UAE committed to protecting mangroves, enhancing their natural habitats - GulfToday

UAE committed to protecting mangroves, enhancing their natural habitats

Mangrove forests in India are distributed across 9 states and 3 union territories.

The area globally covered by mangrove trees declined by 14.8 million hectares between 2000 and 2020.

The UAE is leading a global initiative to protect and enhance mangrove habitats, which stems from its commitment to addressing climate change and safeguarding vital coastal ecosystems worldwide.

A study by the United Nations (UN) Food and Agriculture Organisation (FAO) found that the area globally covered by mangrove trees declined by 14.8 million hectares between 2000 and 2020 due to factors such as aquaculture expansion, natural retraction, oil palm cultivation, rice farming, and direct human encroachment.

The study highlighted the environmental significance of mangrove trees, which are crucial in protecting coastal communities from natural hazards, such as storms, soil erosion, and tsunamis. Their importance has increased with the growing intensity of extreme weather events and rising sea levels, as they can mitigate the damage caused by waves, severe storms, and soil erosion.

The UAE’s efforts to protect mangroves and restore its prominent role in enhancing global environmental sustainability are vital in the face of this reality. International institutions and organisations that work to address the consequences of climate change have applauded and acknowledged these efforts.

The UAE will host a high-level ministerial meeting on mangrove trees during COP28, bringing together mangrove-hosting governments, partners, civil society organisations, foundations, financial institutions, and scientists. The goal is to expand the scope of mangrove trees, accelerate their reintegration into nature, and preserve their unique ecosystems.

During Climate Week NYC, the UAE announced its support for the "Mangrove Breakthrough" initiative, which aims to restore and protect 15 million hectares of mangrove trees globally by 2030. The world only has 14 million hectares of mangroves left, half of their original level.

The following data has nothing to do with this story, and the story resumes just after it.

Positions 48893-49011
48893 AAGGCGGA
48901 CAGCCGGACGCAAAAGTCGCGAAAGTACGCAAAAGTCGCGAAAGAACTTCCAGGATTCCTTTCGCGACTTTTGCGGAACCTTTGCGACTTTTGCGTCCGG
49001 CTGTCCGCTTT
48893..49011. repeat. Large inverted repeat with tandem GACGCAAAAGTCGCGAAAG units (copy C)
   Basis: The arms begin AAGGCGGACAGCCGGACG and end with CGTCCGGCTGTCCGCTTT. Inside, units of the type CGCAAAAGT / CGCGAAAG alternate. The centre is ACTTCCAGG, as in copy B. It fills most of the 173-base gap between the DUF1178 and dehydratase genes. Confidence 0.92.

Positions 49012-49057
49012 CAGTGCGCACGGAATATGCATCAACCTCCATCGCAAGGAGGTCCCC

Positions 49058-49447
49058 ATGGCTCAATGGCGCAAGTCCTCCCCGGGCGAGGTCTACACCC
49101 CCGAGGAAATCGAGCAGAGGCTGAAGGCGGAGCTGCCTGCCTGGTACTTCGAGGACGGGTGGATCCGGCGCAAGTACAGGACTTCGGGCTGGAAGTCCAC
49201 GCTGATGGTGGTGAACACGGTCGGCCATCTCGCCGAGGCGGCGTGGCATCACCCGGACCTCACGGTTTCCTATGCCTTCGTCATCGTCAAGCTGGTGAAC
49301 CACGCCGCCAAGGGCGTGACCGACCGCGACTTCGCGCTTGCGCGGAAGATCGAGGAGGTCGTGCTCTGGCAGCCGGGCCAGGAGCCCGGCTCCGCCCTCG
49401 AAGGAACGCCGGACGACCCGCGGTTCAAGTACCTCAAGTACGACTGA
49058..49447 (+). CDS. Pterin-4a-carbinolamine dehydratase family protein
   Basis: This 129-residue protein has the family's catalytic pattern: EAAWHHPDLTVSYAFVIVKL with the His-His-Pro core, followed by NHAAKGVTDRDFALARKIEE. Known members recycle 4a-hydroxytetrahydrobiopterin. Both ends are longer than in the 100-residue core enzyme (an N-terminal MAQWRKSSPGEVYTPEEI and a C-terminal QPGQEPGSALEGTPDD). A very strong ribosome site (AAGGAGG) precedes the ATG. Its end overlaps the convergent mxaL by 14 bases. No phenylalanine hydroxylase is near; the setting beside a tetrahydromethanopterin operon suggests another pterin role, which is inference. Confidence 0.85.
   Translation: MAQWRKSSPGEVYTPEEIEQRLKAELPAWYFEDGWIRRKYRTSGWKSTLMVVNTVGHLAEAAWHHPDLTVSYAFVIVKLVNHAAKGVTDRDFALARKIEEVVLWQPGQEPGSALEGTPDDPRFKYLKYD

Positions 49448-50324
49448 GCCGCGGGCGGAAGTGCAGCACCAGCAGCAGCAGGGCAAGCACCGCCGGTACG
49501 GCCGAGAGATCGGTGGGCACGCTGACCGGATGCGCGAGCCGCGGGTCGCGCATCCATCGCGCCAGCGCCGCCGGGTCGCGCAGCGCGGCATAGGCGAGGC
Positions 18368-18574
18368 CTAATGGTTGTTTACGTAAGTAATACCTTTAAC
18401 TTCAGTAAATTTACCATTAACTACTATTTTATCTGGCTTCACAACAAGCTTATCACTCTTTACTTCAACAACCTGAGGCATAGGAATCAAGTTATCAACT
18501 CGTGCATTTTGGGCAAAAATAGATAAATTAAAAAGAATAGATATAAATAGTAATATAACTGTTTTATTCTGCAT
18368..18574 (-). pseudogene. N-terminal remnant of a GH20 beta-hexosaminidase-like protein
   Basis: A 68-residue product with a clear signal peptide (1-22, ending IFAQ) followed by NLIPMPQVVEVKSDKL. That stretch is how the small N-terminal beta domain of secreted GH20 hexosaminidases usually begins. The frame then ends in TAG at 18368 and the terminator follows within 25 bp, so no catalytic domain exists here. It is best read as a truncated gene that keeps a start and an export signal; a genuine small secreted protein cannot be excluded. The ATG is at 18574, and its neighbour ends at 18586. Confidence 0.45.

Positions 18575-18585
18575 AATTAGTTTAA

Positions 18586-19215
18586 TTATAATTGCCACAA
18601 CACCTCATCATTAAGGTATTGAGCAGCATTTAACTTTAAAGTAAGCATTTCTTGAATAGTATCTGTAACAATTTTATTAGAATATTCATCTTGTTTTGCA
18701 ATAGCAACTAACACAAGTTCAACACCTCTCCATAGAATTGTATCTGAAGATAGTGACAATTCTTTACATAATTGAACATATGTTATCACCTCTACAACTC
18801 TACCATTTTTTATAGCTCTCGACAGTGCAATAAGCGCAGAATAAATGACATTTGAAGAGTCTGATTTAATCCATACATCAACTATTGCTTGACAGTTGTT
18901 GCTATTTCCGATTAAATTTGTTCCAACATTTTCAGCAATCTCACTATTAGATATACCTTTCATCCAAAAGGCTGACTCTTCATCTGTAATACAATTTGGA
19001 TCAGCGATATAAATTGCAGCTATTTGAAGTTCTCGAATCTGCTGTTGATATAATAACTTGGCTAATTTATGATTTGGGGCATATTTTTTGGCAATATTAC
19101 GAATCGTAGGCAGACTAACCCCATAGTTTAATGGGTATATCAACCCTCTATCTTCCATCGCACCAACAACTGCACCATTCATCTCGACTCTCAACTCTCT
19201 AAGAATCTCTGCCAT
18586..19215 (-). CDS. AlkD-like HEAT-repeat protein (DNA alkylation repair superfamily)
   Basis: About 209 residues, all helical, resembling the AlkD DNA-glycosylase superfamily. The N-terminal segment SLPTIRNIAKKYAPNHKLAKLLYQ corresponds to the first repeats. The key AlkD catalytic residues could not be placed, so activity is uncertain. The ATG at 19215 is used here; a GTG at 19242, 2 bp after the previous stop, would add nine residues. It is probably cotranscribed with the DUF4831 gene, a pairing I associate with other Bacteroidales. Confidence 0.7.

In November 2022, the UAE launched the global "Mangrove Alliance for Climate," in partnership with Indonesia, which aims to support, enhance, and expand mangrove forests globally as a nature-based solution to climate change and as part of the international efforts to absorb and reduce greenhouse gas emissions.

The alliance has attracted nearly 20 partners to expand its scope and accelerate the conservation and restoration of mangrove ecosystems to benefit communities worldwide.

The Mangrove Alliance for Climate is a group of entities that share a common vision: to use nature to solve climate change by protecting and planting mangrove trees. Mangroves are valuable ecosystems that can store carbon, reduce coastal erosion, and provide habitat for wildlife.

The alliance’s members aim to highlight their joint commitment to nature-based climate solutions by conserving and restoring mangrove forests; promoting the role of mangroves in climate mitigation and adaptation through innovation and scientific research; ensuring the international protection of mangrove ecosystems by conducting scientific and social and economic studies; encouraging charitable initiatives in society and the private sector to support blue carbon solutions and mangrove tree planting efforts; and strengthening the global efforts to realise the international climate action agenda.

The UAE aims to enhance its nature-based solutions to environmental challenges by increasing its mangrove forest area and has raised its goal of planting a certain number of mangrove trees from 30 million, as stated in the second national contributions report under the Paris Agreement, to 100 million trees by 2030.


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